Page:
Your total body weight lowers when you lose weight because you lose water, muscle, and fat. Fat loss is the term used to describe weight reduction through fat, as opposed to weight loss, which is more widespread and unhealthier. However, it could be difficult to distinguish between fat loss and muscle loss.
This blog discusses the differences between weight loss and fat loss, the importance of both, and how to shed fat while maintaining muscle.
How to tell whether you're losing weight
It is common to check your weight loss development on a scale. Most scales do not differentiate between muscle loss and fat loss, despite the fact that this is helpful. Because of this, keeping an eye on your weight is not a reliable way to determine whether or not you are losing muscle or fat, and if so, how much. By analysing your ratio of fat to muscle, a body fat scale, on the other hand, can provide you with a more accurate picture of your body composition. Skinfold callipers can also be used to correctly calculate your body fat %, but it takes practise.
Prioritise fat loss over weight loss.
Many weight loss programmes promise to make the process easy and quick for you. It's important to realise that a large percentage of this weight may be due to water retention and muscle loss. Since muscle is vital to your overall health, losing it might be hazardous.
Maintaining appropriate blood fat levels, such as triglycerides and cholesterol, and lowering inflammation are all advantages of maintaining a healthy percentage of muscle.
In fact, multiple studies have linked having a higher fat-to-muscle ratio to chronic diseases like metabolic syndrome, heart disease, and diabetes. Maintaining your muscular mass may also reduce your risk of becoming feeble or even impaired due to age-related muscle loss. Additionally, you burn more calories when at rest if you have higher muscle mass. The main reason why males often need more calories than women is due to this.
Therefore, reducing muscle mass can reduce the amount of calories you burn while at rest, making it simpler to gain back any weight you've lost.
How to keep or add muscle while reducing fat
There are a few easy strategies to guarantee that you'll lose weight as fat and either keep or add muscle mass. These consist of getting enough protein, doing out frequently, and eating a nutrient-dense diet that results in a small calorie deficit.
Consume a lot of protein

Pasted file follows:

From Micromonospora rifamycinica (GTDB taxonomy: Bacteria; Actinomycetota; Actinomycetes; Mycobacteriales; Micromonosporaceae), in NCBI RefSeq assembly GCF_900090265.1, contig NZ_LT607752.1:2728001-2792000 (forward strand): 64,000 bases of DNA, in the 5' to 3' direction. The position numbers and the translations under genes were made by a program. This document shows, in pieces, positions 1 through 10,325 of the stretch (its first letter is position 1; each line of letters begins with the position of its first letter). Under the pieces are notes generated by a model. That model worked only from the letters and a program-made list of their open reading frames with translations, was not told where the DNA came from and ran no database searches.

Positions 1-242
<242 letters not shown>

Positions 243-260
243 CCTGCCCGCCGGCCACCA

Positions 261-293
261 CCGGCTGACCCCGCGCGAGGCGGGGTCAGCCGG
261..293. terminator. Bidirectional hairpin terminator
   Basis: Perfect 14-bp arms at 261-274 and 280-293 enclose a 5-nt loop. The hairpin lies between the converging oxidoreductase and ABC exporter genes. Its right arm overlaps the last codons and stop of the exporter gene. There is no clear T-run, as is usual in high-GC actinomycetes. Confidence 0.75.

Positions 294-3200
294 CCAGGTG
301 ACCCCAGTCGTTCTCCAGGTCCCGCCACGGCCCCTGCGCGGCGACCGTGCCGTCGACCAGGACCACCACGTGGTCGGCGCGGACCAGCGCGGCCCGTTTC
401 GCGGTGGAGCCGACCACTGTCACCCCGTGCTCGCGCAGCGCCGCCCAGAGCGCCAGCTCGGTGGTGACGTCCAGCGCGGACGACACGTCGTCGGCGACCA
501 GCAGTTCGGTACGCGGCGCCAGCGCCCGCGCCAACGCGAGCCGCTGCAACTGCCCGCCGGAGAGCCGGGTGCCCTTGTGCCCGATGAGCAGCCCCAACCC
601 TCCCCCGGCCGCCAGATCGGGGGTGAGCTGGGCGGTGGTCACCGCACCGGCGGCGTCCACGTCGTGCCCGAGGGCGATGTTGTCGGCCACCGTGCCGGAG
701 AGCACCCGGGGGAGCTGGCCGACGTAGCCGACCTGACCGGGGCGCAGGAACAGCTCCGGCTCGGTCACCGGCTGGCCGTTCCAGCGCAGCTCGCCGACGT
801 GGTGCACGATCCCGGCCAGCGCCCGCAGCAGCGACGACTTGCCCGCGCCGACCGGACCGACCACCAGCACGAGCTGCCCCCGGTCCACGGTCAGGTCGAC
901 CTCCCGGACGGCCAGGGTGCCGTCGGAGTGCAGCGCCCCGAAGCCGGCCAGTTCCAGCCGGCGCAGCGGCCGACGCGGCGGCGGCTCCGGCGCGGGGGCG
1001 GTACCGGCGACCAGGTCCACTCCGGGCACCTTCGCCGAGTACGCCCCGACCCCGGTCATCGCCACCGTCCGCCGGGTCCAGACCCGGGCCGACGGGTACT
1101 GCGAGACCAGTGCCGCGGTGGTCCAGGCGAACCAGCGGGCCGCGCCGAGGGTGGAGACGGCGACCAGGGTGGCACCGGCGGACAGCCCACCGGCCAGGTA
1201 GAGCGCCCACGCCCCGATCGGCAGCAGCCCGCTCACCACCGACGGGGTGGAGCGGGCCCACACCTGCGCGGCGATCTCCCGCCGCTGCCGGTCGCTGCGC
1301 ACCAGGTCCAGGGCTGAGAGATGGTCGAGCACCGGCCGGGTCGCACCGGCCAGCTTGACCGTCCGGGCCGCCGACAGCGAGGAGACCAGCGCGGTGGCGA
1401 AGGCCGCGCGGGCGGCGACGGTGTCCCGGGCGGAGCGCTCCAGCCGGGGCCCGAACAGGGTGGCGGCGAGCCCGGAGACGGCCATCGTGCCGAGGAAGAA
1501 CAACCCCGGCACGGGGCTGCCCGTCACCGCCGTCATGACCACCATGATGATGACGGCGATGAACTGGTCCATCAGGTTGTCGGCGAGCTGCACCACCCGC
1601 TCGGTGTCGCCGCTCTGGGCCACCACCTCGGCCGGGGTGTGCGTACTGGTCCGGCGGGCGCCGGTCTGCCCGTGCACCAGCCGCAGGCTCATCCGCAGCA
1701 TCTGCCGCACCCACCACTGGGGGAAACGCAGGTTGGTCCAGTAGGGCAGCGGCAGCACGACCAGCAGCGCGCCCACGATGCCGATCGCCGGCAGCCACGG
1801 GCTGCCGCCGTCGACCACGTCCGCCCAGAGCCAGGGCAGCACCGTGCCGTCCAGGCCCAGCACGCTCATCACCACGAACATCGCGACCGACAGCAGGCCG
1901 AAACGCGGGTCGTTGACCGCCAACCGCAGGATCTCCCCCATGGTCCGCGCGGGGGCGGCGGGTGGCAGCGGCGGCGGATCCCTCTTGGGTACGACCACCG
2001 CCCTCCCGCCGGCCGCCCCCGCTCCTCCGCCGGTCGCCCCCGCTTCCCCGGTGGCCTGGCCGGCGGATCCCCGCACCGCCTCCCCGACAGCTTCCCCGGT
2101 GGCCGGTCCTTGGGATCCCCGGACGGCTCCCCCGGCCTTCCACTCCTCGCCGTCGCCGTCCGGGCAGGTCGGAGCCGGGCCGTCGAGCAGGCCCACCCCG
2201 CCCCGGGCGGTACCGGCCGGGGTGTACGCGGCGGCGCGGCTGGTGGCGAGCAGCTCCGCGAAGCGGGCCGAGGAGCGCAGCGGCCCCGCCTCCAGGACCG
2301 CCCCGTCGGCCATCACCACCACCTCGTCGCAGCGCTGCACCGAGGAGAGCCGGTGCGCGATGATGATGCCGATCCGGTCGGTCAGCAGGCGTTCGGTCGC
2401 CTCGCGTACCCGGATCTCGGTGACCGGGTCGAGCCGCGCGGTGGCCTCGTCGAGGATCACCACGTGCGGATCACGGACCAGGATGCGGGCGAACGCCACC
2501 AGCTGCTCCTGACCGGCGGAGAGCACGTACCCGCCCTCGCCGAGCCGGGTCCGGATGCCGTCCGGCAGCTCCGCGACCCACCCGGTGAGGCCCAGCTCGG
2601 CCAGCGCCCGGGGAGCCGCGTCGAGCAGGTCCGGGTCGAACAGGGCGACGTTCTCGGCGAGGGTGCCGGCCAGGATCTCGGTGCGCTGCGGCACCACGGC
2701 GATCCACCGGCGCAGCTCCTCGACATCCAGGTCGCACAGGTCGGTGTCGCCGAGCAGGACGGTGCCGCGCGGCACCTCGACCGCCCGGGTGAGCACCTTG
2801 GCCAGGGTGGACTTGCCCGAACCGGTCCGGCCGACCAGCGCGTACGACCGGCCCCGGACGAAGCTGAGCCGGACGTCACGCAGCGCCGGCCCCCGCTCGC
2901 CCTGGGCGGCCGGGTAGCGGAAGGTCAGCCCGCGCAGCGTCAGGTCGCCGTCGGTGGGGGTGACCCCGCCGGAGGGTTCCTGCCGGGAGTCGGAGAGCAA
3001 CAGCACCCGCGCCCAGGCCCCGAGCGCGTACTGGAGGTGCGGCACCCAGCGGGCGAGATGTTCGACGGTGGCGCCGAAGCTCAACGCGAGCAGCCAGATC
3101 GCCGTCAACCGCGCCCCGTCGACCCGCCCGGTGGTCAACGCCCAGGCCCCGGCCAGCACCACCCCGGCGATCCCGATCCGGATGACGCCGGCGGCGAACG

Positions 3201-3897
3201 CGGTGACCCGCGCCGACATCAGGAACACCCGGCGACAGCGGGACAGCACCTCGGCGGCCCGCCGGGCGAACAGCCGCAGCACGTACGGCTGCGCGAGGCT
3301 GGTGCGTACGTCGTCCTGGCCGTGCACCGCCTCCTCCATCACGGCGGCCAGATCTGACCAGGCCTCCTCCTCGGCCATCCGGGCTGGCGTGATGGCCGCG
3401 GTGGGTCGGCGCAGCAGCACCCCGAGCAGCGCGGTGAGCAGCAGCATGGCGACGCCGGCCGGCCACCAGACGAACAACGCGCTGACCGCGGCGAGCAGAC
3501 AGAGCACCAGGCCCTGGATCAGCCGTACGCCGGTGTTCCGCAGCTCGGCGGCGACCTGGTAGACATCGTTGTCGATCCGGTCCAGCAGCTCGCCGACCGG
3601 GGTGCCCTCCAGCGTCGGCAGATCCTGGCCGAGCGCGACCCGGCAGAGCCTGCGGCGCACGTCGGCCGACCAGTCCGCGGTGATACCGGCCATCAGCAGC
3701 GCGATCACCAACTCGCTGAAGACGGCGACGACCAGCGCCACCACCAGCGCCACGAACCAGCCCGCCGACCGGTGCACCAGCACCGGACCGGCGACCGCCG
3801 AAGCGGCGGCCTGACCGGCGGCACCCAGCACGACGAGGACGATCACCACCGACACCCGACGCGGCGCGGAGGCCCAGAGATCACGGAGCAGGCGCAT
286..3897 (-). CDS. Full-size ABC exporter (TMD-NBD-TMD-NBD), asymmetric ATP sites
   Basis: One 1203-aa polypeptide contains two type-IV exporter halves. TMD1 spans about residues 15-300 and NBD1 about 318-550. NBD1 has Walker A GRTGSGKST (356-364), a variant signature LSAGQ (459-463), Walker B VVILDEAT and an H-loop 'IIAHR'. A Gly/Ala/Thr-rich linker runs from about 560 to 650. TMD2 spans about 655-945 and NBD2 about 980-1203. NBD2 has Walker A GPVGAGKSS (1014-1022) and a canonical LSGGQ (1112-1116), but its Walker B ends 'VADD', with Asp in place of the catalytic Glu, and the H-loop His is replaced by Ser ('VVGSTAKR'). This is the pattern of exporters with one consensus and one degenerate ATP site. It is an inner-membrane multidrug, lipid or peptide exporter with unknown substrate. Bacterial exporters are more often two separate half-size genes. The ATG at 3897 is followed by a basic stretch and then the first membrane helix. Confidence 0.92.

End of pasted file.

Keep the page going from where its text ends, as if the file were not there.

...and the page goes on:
Protein is a crucial ingredient for many biological processes.
Making enzymes is essential for a variety of processes, including those that maintain immunological health, manage fluid balance, and aid in digestion and energy production. Protein is crucial for preserving existing muscle mass and promoting the development of new muscle, particularly when trying to lose weight.
Importantly, the study discovered that the combination of high intensity resistance training with a high protein recovery snack had the greatest impact. The men's fat consumption was also restricted in order to produce a calorie deficit, while their carb intake was maintained to provide enough energy for exercise.
And while consuming a lot of protein along with a calorie-reduced diet and no weight training may prevent you from gaining muscle, it may help you keep your existing muscle while accelerating fat reduction.
A high protein diet that contains at least 0.68 grammes per pound (1 gramme per kg) led to better muscle mass retention and fat reduction than a lower protein diet, according to an analysis of 20 research involving men and women 50 years of age and older.
When the amount of protein you require per day depends on your age, health, sex, and degree of physical activity, eating in the range of 0.45-0.73 grammes per pound (1-1.6 grammes per kg) of body weight can help you maintain your muscle mass when dieting.
The best technique to promote fat loss over muscle loss is through exercise. According to a study, older obese persons who exercised at least three times a week and followed a calorie-restricted diet kept 93% more of their muscle mass than those who did not.
Exercise by itself is a good way to retain muscle mass while dieting, but increasing your protein consumption may help you achieve even better outcomes.
Eat a diet low in calories.
To reduce weight, you must create a calorie deficit. A calorie deficit can be produced by either eating less calories or exercising, although it is best to do both. But too much caloric restriction can result in more muscle loss than fat loss.
In order to prevent muscle loss while still promoting fat reduction, strive to moderately cut your daily calorie intake by 500–600. By consuming more fruits, vegetables, whole grains, lean protein foods, and low-fat dairy, while consuming fewer sugar-sweetened goods, processed meats, and fried foods, you can minimise the number of calories you take in.
Having less body weight overall is referred to as weight loss, whereas having less body fat is referred to as fat loss, which occurs specifically from losses in fat mass. Monitoring fat loss with just your body weight is less effective than using a skinfold calliper or body fat scale.
Other easy ways to track fat loss include keeping track of any changes in how your clothes fit around your waist and measuring the inches or centimetres that have been dropped from your hips and waist. Given how crucial your fat-to-muscle ratio is to your general health, losing weight in the form of fat rather than muscle should be your top objective. You can prioritise fat loss by eating a lot of protein, working out, and substantially limiting your calorie intake.